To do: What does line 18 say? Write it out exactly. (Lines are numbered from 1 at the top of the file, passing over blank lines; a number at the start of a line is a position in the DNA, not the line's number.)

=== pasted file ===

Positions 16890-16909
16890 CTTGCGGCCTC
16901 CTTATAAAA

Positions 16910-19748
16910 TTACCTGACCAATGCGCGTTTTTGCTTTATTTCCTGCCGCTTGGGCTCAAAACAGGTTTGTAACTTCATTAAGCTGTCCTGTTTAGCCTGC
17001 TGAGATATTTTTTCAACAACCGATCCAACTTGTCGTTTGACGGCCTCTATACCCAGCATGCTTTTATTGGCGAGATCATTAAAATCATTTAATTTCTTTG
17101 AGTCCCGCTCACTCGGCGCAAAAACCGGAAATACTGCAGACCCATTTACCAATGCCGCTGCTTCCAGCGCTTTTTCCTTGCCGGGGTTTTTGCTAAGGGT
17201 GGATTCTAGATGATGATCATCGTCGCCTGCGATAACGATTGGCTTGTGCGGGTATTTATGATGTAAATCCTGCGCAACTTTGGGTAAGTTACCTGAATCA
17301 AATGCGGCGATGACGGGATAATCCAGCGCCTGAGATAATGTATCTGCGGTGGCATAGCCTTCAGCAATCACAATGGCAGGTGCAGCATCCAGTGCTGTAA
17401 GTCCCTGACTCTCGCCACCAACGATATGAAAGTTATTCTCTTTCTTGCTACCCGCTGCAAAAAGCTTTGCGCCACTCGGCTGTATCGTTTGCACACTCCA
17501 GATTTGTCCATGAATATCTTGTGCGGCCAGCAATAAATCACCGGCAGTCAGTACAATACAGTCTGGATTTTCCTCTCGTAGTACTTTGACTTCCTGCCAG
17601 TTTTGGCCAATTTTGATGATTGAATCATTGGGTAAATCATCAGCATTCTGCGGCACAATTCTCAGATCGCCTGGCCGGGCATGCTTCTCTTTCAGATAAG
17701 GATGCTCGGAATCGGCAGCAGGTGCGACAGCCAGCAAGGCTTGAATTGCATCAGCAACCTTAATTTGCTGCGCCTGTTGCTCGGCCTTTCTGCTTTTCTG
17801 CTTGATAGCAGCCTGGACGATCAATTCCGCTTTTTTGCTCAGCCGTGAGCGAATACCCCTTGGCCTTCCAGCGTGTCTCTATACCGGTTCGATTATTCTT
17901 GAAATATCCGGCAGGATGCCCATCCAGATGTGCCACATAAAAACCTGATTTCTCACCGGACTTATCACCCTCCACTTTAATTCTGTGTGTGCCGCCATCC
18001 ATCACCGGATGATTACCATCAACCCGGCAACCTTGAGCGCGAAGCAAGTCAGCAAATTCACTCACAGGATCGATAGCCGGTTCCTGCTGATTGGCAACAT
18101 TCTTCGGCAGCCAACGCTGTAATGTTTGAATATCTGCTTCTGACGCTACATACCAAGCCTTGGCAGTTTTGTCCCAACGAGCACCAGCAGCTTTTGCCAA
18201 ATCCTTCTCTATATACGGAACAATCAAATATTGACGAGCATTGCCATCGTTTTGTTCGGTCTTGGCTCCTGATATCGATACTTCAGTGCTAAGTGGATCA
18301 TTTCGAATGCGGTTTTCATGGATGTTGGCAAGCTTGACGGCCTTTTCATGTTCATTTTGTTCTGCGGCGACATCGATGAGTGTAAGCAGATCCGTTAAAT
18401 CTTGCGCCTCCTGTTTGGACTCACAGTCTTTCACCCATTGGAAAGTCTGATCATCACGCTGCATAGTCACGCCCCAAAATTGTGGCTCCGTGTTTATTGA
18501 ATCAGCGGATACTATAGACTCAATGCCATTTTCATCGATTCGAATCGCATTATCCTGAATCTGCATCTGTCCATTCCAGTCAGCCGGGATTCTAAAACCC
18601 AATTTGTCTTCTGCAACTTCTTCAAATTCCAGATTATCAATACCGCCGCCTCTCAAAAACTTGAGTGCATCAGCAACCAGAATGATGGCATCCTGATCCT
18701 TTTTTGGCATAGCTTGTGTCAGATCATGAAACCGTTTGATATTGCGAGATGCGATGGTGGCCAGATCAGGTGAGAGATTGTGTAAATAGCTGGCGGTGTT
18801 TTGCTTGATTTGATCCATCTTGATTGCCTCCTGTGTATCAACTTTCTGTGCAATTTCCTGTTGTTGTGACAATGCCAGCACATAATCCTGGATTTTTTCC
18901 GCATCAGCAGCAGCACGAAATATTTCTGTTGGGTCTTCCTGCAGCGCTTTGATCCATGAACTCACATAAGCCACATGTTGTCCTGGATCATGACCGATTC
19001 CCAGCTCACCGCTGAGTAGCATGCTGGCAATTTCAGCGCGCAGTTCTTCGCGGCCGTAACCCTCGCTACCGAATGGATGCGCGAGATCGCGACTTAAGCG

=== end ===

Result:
18201 ATCCTTCTCTATATACGGAACAATCAAATATTGACGAGCATTGCCATCGTTTTGTTCGGTCTTGGCTCCTGATATCGATACTTCAGTGCTAAGTGGATCA